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North Korea seeks international attention with uranium claim

The North, which wants one-on-one talks with the US, said it's open to dialogue and had entered the "completion phase" of developing highly enriched uranium.

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North Korea's notice to the United Nations Security Council that it's on the verge of developing nuclear warheads with highly enriched uranium appears as a grab for the attention of the US and other major powers. The North's expertise in uranium would mark a significant escalation of its potential as a nascent nuclear power.

North Korea's UN mission confirmed that the North's UN ambassador, Sin Son-ho, had sent the letter in response to sanctions imposed by the Security Council on June 12, 18 days after the North conducted its second underground test of a plutonium bomb on May 25.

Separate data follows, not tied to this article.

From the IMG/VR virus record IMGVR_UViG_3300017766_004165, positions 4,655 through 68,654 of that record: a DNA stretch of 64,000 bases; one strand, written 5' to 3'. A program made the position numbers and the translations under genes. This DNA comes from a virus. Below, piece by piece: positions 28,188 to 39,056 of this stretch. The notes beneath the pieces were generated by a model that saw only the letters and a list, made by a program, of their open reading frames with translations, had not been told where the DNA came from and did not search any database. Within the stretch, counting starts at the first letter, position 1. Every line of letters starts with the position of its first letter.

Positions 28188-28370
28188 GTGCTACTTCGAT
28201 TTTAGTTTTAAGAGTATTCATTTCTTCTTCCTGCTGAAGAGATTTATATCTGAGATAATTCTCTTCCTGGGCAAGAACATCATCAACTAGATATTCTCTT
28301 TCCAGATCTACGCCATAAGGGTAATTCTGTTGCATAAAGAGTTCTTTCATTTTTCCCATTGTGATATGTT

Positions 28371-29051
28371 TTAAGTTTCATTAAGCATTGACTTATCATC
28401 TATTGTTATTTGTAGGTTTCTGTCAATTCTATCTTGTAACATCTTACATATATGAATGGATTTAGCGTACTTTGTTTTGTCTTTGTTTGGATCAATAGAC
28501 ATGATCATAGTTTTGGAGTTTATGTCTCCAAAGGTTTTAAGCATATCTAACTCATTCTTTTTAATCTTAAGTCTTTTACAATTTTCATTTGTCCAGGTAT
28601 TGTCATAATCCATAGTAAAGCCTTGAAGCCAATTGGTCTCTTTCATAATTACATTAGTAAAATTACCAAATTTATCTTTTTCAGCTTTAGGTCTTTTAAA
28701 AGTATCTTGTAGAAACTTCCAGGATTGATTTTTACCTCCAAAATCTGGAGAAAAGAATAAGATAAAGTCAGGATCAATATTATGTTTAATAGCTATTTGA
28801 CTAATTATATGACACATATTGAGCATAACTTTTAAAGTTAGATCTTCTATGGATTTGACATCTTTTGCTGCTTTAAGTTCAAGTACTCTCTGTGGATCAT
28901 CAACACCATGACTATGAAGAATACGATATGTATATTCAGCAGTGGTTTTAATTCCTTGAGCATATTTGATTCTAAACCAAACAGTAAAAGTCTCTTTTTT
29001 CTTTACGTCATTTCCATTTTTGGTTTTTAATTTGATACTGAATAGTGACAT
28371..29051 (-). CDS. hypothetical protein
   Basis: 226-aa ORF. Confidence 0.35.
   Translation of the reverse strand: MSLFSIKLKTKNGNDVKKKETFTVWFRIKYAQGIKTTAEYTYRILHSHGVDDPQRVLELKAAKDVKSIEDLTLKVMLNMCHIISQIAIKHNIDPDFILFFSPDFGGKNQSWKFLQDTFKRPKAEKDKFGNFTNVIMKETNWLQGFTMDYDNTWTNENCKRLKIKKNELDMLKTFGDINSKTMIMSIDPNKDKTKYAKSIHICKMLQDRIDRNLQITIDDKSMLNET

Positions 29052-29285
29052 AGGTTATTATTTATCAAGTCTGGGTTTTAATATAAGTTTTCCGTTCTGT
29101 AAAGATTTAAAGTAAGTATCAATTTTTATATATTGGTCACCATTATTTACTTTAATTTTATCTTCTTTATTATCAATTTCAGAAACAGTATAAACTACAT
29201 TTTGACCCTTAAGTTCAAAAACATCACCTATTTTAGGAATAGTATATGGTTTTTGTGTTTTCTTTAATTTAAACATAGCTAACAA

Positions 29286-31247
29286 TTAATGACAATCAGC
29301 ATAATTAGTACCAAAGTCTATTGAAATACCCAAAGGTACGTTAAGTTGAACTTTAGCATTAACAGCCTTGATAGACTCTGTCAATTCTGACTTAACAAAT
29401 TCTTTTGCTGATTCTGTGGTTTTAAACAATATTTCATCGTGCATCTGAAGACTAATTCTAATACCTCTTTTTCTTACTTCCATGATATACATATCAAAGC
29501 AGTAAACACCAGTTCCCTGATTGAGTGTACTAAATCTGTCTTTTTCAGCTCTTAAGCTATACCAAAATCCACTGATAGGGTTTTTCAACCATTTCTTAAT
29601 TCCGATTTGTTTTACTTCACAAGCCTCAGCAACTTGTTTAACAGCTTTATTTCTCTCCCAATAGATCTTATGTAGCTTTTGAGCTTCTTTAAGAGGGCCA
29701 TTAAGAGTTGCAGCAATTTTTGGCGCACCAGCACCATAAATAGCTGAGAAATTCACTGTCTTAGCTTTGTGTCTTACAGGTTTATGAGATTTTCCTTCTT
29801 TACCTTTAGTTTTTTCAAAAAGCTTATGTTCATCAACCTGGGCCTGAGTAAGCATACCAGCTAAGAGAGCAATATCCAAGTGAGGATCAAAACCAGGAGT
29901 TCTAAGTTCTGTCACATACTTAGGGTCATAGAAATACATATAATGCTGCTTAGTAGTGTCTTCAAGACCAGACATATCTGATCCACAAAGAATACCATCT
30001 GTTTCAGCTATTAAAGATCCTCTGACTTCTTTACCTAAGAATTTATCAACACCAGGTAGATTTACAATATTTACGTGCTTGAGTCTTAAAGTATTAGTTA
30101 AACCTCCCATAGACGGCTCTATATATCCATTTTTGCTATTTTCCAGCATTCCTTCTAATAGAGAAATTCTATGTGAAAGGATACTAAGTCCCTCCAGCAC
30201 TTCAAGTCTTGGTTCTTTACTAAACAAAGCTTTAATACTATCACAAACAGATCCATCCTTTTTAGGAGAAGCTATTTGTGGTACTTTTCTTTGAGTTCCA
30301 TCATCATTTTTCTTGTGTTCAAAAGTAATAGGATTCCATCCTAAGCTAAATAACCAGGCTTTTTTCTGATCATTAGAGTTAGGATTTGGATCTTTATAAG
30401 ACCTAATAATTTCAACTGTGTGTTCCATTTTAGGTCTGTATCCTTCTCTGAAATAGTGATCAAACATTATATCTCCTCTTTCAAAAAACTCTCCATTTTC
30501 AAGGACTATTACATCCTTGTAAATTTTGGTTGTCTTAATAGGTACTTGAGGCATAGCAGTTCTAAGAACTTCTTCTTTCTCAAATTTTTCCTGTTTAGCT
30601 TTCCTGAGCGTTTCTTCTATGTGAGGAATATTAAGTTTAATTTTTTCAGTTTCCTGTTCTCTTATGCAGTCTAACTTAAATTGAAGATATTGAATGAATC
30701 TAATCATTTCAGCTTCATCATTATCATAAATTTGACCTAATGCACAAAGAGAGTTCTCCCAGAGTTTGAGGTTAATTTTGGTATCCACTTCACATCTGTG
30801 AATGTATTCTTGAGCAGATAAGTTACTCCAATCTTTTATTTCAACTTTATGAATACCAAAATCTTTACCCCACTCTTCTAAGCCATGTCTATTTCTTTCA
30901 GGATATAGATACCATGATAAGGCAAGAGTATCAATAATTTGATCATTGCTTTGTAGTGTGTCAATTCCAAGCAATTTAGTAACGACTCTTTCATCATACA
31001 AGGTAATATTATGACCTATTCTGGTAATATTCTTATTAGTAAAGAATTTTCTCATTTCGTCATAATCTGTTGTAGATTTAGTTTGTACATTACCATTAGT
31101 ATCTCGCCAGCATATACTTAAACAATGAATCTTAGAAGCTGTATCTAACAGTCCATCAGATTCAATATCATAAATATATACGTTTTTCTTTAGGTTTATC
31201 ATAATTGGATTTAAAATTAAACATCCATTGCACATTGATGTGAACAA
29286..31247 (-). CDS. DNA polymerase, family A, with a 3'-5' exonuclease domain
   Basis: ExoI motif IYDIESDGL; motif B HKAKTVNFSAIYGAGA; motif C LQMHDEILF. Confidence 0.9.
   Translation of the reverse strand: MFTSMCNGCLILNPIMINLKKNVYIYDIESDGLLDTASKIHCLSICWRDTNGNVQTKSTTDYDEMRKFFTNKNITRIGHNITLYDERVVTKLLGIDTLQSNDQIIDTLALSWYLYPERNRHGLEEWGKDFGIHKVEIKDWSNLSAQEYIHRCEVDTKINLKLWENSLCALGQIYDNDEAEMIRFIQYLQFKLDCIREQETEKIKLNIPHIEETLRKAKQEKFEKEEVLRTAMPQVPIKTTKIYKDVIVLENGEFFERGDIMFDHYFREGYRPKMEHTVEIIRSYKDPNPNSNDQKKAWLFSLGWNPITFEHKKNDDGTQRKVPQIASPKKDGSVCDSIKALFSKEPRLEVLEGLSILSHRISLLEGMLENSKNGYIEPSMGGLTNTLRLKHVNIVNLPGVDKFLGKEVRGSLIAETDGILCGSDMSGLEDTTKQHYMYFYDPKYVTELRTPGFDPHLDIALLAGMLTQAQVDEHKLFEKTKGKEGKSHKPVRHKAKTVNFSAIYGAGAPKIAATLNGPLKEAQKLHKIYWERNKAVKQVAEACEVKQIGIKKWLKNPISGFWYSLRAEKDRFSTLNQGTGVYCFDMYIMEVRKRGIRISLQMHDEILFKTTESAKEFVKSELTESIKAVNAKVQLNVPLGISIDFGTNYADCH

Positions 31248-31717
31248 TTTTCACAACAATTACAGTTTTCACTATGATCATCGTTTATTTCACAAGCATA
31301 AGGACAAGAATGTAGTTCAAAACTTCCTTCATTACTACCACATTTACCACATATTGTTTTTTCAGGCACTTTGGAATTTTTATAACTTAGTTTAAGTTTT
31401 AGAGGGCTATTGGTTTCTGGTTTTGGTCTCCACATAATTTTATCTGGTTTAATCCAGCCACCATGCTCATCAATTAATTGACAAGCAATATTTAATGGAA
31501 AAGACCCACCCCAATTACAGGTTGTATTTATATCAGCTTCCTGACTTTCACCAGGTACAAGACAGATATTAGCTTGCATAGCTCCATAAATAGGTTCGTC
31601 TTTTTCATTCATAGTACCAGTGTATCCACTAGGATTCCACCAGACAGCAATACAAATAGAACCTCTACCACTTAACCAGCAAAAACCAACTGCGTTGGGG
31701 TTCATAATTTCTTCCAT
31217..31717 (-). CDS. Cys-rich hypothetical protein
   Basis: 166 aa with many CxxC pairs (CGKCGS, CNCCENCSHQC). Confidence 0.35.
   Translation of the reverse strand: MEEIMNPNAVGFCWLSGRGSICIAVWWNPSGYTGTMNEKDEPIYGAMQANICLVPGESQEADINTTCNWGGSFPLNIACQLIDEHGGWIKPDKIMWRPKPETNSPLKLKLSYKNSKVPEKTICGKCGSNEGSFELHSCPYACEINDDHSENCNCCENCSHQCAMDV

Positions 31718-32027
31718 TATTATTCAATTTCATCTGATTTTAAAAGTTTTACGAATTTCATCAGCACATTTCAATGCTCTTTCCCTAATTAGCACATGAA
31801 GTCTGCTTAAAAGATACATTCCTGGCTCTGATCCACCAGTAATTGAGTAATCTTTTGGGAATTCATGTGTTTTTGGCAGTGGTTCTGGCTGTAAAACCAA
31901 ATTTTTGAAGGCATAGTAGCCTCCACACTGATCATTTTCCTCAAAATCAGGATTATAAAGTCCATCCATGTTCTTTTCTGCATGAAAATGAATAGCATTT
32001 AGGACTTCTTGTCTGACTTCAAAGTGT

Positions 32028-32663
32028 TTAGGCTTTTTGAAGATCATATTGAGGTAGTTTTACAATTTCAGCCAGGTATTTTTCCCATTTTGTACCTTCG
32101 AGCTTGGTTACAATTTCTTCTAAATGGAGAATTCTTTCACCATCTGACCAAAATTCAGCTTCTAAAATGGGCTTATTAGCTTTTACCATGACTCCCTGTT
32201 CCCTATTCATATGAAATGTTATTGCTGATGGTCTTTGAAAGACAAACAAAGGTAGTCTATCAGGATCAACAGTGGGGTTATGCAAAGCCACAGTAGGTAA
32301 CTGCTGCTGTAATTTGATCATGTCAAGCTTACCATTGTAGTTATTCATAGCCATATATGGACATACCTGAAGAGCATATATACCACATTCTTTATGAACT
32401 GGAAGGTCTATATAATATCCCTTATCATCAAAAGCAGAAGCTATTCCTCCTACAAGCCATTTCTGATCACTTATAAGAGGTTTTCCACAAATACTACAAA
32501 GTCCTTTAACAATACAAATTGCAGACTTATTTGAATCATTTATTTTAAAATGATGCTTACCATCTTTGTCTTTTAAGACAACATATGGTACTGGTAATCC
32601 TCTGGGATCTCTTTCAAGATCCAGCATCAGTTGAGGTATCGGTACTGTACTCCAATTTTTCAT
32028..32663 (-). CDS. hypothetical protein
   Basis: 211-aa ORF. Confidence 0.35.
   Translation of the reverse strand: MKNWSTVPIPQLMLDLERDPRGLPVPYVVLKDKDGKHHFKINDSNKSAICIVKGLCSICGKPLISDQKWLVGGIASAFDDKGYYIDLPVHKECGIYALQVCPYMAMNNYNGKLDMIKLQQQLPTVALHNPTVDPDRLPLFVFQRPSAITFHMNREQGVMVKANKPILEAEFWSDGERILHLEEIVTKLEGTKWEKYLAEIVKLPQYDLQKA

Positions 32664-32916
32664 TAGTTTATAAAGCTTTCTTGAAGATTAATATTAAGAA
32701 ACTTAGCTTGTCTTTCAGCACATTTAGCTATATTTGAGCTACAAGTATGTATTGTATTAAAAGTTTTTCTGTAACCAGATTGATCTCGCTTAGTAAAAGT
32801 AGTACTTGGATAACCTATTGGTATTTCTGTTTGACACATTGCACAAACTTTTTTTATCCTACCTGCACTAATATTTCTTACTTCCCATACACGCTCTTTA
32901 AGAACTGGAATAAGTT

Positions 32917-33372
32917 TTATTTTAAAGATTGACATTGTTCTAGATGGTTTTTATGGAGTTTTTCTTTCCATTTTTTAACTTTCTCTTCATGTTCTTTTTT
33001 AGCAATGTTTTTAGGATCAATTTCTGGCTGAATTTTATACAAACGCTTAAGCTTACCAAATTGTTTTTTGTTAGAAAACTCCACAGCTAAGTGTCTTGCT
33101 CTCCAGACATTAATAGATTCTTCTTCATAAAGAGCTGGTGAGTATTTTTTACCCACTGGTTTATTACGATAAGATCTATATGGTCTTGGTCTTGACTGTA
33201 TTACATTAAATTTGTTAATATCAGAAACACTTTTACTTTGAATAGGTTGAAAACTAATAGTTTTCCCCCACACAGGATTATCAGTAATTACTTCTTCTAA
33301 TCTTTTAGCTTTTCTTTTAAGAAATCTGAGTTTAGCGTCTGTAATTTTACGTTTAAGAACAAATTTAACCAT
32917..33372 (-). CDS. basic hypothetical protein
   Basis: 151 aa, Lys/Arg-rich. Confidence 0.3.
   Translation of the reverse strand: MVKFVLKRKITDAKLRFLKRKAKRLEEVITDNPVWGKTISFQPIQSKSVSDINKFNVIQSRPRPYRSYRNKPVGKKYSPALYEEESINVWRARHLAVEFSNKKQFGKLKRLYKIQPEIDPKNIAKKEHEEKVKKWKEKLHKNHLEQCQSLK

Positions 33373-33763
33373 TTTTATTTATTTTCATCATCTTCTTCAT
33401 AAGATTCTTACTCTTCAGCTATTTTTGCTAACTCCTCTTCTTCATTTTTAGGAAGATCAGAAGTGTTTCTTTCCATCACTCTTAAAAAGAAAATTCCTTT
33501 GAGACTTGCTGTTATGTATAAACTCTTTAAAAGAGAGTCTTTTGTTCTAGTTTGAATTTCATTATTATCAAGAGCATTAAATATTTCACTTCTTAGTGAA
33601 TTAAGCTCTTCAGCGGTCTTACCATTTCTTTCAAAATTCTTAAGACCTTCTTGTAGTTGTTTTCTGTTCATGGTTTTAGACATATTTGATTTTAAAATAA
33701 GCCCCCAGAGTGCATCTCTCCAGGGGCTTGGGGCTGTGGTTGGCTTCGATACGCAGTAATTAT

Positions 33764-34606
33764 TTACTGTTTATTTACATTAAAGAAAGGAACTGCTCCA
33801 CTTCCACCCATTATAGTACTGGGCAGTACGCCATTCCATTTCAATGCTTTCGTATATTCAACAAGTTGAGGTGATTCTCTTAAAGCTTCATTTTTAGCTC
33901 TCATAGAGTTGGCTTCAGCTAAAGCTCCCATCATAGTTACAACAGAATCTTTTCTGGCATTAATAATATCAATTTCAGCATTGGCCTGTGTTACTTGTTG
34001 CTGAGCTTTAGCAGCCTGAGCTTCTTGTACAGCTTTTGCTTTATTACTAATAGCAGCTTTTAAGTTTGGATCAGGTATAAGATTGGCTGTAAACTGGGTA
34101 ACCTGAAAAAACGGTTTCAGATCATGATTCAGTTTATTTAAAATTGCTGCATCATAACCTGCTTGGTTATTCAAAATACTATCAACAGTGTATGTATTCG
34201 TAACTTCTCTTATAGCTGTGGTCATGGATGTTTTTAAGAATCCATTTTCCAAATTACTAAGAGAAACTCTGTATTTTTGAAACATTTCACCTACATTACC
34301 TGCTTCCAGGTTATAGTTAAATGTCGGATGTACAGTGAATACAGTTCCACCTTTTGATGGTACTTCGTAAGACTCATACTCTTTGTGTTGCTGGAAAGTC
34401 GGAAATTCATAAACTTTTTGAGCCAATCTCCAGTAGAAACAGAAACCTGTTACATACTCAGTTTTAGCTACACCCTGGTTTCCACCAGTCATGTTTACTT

"It's an expression of impatience," says Kim Tae-woo, senior fellow of the Korean Institute for Defense Analyses in Seoul. "North Korea wants an immediate response from the international community."

The announcement comes as Stephen Bosworth, the US envoy to North Korea, is visiting the region for talks with North Korea's neighbors. He told reporters in Beijing that the North's claim was "of concern," but he has no plans to visit Pyongyang.

History of boasting

The secretive regime has long boasted of producing plutonium for warheads at its complex at Yongbyon, 60 miles north of the capital Pyongyang, but was believed to be only in the early phases of developing highly enriched uranium.

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